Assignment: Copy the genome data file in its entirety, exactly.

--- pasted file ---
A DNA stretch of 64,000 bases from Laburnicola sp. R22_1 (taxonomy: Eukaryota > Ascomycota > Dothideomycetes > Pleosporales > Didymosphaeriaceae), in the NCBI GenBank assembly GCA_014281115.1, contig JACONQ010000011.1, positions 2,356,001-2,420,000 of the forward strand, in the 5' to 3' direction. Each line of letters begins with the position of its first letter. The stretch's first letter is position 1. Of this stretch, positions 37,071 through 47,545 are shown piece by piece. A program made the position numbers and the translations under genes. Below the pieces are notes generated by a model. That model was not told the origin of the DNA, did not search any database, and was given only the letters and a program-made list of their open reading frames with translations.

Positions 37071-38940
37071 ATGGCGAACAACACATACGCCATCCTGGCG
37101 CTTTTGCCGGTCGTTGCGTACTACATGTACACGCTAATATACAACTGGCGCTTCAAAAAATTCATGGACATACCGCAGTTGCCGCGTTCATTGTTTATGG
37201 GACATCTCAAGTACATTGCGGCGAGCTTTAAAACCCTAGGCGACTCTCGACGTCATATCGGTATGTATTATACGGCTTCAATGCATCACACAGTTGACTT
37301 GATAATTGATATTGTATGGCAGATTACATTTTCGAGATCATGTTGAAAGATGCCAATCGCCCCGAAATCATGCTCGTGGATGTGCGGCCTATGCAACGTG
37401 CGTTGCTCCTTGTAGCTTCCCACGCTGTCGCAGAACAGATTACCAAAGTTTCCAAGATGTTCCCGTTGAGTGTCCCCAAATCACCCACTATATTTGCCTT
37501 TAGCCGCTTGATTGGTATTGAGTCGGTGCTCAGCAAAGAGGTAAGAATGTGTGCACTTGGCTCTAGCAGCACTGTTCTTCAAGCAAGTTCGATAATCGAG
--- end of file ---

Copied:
A DNA stretch of 64,000 bases from Laburnicola sp. R22_1 (taxonomy: Eukaryota > Ascomycota > Dothideomycetes > Pleosporales > Didymosphaeriaceae), in the NCBI GenBank assembly GCA_014281115.1, contig JACONQ010000011.1, positions 2,356,001-2,420,000 of the forward strand, in the 5' to 3' direction. Each line of letters begins with the position of its first letter. The stretch's first letter is position 1. Of this stretch, positions 37,071 through 47,545 are shown piece by piece. A program made the position numbers and the translations under genes. Below the pieces are notes generated by a model. That model was not told the origin of the DNA, did not search any database, and was given only the letters and a program-made list of their open reading frames with translations.

Positions 37071-38940
37071 ATGGCGAACAACACATACGCCATCCTGGCG
37101 CTTTTGCCGGTCGTTGCGTACTACATGTACACGCTAATATACAACTGGCGCTTCAAAAAATTCATGGACATACCGCAGTTGCCGCGTTCATTGTTTATGG
37201 GACATCTCAAGTACATTGCGGCGAGCTTTAAAACCCTAGGCGACTCTCGACGTCATATCGGTATGTATTATACGGCTTCAATGCATCACACAGTTGACTT
37301 GATAATTGATATTGTATGGCAGATTACATTTTCGAGATCATGTTGAAAGATGCCAATCGCCCCGAAATCATGCTCGTGGATGTGCGGCCTATGCAACGTG
37401 CGTTGCTCCTTGTAGCTTCCCACGCTGTCGCAGAACAGATTACCAAAGTTTCCAAGATGTTCCCGTTGAGTGTCCCCAAATCACCCACTATATTTGCCTT
37501 TAGCCGCTTGATTGGTATTGAGTCGGTGCTCAGCAAAGAGGTAAGAATGTGTGCACTTGGCTCTAGCAGCACTGTTCTTCAAGCAAGTTCGATAATCGAG